RF town: New policy to address ditch mowingThe citizens’ road maintenance complaints have been heard and the Town of River Falls Board is responding with a policy.
By: By Jillian Dexheimer email@example.com, River Falls Journal
The citizens’ road maintenance complaints have been heard and the Town of River Falls Board is responding with a policy.
While only in the beginning stages, the roadside upkeep policy will address some recent complaints.
The Town Board went through the preliminary draft and made corrections at last week’s regular meeting.
The board believes it’s the town’s “…duty to maintain roads,” including along the roadside.
Recent complaints about town employees mowing landowner’s property has required a provision on the width of ditch mowing.
The new policy will set that limit at eight feet, which is the width of one swipe of the lawn mower.
As Town Board Supervisor Brad Mogen pointed out, “We are not going all the way back to the corn fields. It’s a waste of time.”
Town Chairwoman Diana Smith agreed: “An eight-foot swath is enough. I know it will help with pushing the snow back, but the stuff (brush) dies off anyway.”
The only time the eight-foot limit may be exceeded is when safety is an issue.
Provisions, such as requiring residents to keep the areas around utility boxes, mailboxes and fire numbers clear, are also included in the policy.
Numerous residents have voiced concern about trees hanging over the roads that obstruct views.
The Town Board is taking this into consideration and the new roadside maintenance policy also addresses tree cutting/maintenance.
At the Oct. 3 board meeting a corrected copy of the policy will be available, discussed and possibly adopted.
Town of Kinnickinnic Chairman Roger Van Beek came before the Town of River Falls Board to ask permission to place a sign on the town’s property.
At Kinnickinnic’s last Town Board meeting, a resolution to change Saddle Club Road, 830th, to a Class B Highway with weight restrictions was voted on and approved.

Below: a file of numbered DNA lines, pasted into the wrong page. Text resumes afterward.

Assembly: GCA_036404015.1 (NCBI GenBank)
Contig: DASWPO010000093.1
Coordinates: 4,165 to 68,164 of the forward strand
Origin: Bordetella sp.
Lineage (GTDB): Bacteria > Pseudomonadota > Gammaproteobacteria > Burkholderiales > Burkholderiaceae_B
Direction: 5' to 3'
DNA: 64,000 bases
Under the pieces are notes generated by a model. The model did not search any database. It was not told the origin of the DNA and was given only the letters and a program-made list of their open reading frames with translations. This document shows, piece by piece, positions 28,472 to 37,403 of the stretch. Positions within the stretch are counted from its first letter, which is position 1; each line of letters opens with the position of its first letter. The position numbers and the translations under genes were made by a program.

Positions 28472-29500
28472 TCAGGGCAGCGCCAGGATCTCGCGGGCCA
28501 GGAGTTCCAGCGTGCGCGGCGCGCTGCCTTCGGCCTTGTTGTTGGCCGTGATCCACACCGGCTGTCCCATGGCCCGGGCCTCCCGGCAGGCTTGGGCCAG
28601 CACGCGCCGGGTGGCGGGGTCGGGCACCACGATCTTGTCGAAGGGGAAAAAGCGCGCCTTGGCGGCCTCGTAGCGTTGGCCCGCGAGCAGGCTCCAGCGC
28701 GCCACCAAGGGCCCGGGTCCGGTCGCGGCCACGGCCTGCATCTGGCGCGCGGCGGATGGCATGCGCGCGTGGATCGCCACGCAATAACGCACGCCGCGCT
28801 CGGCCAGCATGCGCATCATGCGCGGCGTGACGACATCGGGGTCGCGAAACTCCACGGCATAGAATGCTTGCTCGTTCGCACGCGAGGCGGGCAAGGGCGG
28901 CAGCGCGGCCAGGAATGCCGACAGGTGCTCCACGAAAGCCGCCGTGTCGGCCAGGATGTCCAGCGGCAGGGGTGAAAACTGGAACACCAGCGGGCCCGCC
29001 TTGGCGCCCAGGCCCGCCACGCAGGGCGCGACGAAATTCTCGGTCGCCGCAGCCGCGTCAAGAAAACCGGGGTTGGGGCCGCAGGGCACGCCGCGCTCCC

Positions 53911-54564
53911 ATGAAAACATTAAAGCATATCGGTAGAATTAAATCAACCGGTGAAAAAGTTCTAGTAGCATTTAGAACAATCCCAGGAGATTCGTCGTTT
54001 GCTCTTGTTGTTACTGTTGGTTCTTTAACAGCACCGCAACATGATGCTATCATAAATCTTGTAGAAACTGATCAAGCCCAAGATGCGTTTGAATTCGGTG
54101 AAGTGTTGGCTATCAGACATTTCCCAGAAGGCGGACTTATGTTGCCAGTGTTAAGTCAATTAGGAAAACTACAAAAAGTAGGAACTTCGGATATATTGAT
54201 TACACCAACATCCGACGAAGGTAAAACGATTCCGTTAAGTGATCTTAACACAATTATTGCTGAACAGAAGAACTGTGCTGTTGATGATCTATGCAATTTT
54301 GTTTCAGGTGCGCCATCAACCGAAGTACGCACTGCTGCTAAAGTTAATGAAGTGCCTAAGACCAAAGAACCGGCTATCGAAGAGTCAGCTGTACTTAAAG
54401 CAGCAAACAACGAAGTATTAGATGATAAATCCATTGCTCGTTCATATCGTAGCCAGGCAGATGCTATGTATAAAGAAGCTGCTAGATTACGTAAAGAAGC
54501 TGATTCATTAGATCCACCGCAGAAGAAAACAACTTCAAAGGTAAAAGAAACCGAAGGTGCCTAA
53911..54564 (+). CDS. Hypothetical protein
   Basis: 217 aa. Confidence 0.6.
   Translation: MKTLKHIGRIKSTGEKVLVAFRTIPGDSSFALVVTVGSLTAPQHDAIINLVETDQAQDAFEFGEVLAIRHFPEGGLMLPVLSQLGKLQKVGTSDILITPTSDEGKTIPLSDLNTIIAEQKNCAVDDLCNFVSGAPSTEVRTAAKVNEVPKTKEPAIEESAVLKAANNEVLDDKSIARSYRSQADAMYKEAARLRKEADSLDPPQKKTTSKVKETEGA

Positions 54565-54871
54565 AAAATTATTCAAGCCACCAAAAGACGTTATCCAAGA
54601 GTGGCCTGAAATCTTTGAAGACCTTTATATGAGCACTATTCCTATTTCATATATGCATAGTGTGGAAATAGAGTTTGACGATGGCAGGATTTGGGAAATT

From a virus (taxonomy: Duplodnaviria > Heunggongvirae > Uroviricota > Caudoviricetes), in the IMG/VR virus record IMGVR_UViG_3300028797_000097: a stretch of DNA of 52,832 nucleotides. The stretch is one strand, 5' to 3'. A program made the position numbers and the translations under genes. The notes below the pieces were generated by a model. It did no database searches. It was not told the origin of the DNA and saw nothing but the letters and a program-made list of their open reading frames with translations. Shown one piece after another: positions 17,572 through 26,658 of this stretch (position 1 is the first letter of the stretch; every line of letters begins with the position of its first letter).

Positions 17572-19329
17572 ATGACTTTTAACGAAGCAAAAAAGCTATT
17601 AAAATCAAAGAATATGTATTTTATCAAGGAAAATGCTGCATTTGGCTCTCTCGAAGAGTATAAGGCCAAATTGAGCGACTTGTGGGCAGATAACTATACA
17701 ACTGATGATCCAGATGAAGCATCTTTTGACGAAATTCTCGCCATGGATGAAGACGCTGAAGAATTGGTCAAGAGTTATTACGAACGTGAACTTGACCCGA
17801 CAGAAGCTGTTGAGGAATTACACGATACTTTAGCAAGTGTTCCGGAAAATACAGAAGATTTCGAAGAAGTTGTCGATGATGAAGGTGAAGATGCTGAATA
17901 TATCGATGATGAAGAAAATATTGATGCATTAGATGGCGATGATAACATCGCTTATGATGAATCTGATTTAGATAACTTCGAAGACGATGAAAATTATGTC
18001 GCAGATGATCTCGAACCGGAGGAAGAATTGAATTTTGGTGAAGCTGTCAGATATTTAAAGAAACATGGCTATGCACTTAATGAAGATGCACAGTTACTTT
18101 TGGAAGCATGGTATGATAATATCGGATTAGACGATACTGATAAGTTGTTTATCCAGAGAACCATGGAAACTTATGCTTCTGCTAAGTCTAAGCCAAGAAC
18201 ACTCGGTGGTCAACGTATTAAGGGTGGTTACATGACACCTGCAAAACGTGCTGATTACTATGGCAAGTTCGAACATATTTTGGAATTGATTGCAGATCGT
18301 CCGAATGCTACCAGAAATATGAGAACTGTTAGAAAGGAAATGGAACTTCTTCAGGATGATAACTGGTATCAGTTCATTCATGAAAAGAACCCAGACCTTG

Both towns own a portion of Saddle Club, but since the town of River Falls did not change its half to Class B, a sign needs to be posted.
Van Beek asked to place a sign on the corner of Hwy. 29 and Saddle Club, warning drivers of the forthcoming weight restriction.
Mogen wondered where the sign would be placed.
“Are they going to be already turning when they see the sign? Are they going to have to back up?” he asked.
Van Beek assured him that that sign will be placed in such a way so that it can be seen before a driver turns.
He also reminded the board that this will not affect anyone living on Saddle club. “Residents can still receive deliveries,” VanBeek said. “The truck drivers will need a bill of sale or something similar.”
Supervisor Siri Smith still had a few concerns.
First, she didn’t think there was a traffic issue with passing through trucks. Smith has talked to three residents who live on Saddle Club. None report any issue with passing-through trucks.
Second, she felt because the road is monitored by two county sheriffs’ offices, enforcement would be an issue.
Diana Smith reminded her that the enforcement issue would only be a St. Croix County issue, since the weight restrictions are only in one county.
Siri Smith reiterated that she was still not in favor of the sign and viewed it as over-regulation.
Mogen agreed with Siri Smith, but felt the board should let Kinnickinnic put up the warning sign.
He did, however, want to make sure that the sign indicated that the town of Kinnickinnic had the weight restrictions for trucks, not the town of River Falls.
Van Beek confirmed that that was the plan.
He told the River Falls board that the main reason for the sign at Hwy. 29 is to eliminate a potential safety issue, since trucks turning around at the town border could create a traffic issue.
Diana Smith felt that, “…putting up the sign won’t hurt us. We are just going to be protecting ourselves from the traffic turning around on our road.”
The board voted 3-2 to approve the request for the sign. Siri Smith and Supervisor Tom Sitz were the opposing votes.
The town also:
—Decided to replace the current Town Hall roof with asphalt shingles. The decision between asphalt shingles and steel came down to cost, with steel being about $4,000 more. As Sitz pointed out, “…Steel pretty much priced itself out.”
The reroofing will be contracted with Mike Shley. In addition to the roof, Shley also put a bid in for gutters.
The total cost for both the roof and gutters is $7,525, less than the $8,000 budgeted. Siri Smith is hoping to get the roof and gutter done before the end of the year.
—Heard that it’s been six months since the Pierce County ATV Association has had use of 720th Street. The group will come before the board at the next meeting to ask for an extension, as well as another area to be opened up.
“There have been zero complaints, so I don’t see this being an issue,” Mogen said. More discussion on this will take place at the Oct. 3 meeting.
—Heard Recycling Center Supervisor Michele DeLong-Reiter present an estimated 2012 recycling budget of $33,248. That budget will be sent to the state to qualify for a slice of a recycling grant.
Said Diana Smith: “The town will not get the whole amount. The grant is based on a per capita amount.”
The board thanked DeLong-Reiter for her diligence in assembling the budget.